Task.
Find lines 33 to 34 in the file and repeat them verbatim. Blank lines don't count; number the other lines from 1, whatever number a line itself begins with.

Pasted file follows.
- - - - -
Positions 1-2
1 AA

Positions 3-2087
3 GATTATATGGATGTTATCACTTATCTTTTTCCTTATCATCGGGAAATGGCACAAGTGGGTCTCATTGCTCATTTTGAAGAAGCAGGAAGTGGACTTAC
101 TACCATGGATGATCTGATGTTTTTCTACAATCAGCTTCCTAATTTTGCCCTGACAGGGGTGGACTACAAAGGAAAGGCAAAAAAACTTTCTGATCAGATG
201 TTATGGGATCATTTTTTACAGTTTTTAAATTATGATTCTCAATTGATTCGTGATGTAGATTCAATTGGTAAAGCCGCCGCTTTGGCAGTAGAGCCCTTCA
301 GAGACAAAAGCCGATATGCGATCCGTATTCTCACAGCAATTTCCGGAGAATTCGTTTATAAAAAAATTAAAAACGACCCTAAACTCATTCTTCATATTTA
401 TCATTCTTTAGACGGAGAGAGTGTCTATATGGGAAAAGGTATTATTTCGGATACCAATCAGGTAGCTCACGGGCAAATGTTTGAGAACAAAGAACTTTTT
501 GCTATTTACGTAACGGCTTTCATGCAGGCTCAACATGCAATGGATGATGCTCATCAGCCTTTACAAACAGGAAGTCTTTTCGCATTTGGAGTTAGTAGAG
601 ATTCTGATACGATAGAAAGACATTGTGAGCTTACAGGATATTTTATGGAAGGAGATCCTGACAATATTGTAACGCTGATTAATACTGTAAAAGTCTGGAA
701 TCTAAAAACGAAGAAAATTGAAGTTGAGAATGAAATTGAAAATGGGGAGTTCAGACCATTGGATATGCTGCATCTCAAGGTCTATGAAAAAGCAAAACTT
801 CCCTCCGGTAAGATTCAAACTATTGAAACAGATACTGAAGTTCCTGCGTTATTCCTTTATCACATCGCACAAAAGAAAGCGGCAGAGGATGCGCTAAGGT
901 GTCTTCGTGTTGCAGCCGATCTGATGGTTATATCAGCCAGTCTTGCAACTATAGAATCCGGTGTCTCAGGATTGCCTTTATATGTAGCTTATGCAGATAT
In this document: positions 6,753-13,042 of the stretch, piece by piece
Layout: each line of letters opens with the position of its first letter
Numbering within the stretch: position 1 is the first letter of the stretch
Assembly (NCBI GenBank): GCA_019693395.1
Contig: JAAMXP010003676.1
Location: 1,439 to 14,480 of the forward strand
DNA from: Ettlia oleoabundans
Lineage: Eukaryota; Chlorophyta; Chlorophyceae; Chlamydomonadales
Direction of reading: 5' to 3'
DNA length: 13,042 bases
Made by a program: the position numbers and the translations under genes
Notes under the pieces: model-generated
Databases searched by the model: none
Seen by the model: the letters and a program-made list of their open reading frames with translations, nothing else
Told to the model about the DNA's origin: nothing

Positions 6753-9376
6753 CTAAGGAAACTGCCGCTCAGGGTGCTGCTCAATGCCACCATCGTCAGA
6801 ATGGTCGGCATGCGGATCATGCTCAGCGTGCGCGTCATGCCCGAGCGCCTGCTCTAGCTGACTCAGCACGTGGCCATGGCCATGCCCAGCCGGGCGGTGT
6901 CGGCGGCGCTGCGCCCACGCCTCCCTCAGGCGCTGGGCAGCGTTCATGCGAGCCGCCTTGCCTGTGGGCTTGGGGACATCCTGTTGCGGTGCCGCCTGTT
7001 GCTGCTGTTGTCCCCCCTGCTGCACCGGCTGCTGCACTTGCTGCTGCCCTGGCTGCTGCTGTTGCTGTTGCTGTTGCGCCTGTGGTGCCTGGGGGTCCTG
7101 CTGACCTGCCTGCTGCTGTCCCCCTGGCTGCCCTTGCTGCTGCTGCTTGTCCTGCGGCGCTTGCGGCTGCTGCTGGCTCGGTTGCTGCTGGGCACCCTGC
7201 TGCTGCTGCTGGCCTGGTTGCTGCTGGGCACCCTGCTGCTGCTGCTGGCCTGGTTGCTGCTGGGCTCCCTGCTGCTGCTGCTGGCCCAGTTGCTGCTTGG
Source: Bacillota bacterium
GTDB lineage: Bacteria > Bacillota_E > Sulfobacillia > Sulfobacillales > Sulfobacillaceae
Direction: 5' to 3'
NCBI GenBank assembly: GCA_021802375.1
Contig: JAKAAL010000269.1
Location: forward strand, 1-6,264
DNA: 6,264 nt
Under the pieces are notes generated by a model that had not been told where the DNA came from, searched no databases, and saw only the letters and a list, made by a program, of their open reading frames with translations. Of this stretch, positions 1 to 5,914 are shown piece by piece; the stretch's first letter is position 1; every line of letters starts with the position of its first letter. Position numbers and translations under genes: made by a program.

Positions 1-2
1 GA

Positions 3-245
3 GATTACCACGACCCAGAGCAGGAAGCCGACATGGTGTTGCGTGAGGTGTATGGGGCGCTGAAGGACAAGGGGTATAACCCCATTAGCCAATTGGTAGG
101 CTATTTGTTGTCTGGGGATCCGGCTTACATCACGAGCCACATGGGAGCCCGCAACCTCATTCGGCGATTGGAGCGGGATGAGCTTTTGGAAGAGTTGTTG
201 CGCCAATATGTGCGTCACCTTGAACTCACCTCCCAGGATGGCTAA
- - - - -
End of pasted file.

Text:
7001 GCTGCTGTTGTCCCCCCTGCTGCACCGGCTGCTGCACTTGCTGCTGCCCTGGCTGCTGCTGTTGCTGTTGCTGTTGCGCCTGTGGTGCCTGGGGGTCCTG
7101 CTGACCTGCCTGCTGCTGTCCCCCTGGCTGCCCTTGCTGCTGCTGCTTGTCCTGCGGCGCTTGCGGCTGCTGCTGGCTCGGTTGCTGCTGGGCACCCTGC